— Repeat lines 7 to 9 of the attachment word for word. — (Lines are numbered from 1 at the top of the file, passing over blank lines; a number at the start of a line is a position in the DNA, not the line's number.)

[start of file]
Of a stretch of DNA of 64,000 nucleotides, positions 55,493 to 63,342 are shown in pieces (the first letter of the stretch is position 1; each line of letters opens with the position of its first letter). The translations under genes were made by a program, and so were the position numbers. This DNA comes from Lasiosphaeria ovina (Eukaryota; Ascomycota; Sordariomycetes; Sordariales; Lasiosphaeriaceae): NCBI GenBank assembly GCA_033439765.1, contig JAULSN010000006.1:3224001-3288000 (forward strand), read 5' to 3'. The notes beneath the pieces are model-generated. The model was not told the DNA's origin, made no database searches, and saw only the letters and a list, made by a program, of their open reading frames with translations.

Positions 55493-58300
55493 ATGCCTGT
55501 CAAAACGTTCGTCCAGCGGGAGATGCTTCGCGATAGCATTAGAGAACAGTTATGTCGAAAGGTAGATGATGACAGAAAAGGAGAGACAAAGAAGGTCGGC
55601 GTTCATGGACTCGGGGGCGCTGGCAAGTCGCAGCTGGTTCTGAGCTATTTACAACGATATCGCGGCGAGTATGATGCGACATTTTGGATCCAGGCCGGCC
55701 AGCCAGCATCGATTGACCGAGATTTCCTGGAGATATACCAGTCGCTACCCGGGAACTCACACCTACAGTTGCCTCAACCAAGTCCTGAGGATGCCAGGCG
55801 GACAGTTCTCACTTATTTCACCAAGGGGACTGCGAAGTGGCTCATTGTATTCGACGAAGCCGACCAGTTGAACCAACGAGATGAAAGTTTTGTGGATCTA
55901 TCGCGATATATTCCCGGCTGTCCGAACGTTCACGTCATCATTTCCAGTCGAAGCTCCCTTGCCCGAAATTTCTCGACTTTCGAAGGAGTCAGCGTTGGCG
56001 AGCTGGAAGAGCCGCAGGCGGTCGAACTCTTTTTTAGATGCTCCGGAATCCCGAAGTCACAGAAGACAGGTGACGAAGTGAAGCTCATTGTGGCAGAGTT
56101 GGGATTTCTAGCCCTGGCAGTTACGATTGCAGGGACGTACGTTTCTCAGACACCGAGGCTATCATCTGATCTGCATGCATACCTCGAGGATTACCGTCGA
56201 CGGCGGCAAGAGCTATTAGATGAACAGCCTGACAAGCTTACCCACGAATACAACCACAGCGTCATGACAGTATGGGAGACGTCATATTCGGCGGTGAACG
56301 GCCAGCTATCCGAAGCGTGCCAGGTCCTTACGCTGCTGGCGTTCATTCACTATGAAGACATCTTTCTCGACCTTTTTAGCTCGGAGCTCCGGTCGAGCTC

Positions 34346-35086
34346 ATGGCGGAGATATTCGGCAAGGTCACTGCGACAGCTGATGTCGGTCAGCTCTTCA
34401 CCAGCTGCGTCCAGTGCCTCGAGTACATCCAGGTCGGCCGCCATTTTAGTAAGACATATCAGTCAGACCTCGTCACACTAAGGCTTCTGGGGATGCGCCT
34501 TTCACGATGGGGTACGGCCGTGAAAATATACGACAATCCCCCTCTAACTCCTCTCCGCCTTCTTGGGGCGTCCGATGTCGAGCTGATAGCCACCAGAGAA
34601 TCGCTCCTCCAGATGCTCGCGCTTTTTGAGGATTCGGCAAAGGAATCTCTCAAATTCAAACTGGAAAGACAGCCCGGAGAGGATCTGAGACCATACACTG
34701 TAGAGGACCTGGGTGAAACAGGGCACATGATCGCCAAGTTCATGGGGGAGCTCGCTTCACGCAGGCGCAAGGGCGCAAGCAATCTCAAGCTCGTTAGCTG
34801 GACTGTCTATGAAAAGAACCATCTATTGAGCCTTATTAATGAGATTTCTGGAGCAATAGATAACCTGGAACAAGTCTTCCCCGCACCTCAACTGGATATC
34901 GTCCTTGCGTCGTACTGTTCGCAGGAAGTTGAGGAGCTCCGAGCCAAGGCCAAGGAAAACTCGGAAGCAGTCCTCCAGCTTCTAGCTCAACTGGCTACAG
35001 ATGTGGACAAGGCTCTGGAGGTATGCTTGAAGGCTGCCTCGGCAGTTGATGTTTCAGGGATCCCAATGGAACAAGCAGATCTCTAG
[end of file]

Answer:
55801 GACAGTTCTCACTTATTTCACCAAGGGGACTGCGAAGTGGCTCATTGTATTCGACGAAGCCGACCAGTTGAACCAACGAGATGAAAGTTTTGTGGATCTA
55901 TCGCGATATATTCCCGGCTGTCCGAACGTTCACGTCATCATTTCCAGTCGAAGCTCCCTTGCCCGAAATTTCTCGACTTTCGAAGGAGTCAGCGTTGGCG
56001 AGCTGGAAGAGCCGCAGGCGGTCGAACTCTTTTTTAGATGCTCCGGAATCCCGAAGTCACAGAAGACAGGTGACGAAGTGAAGCTCATTGTGGCAGAGTT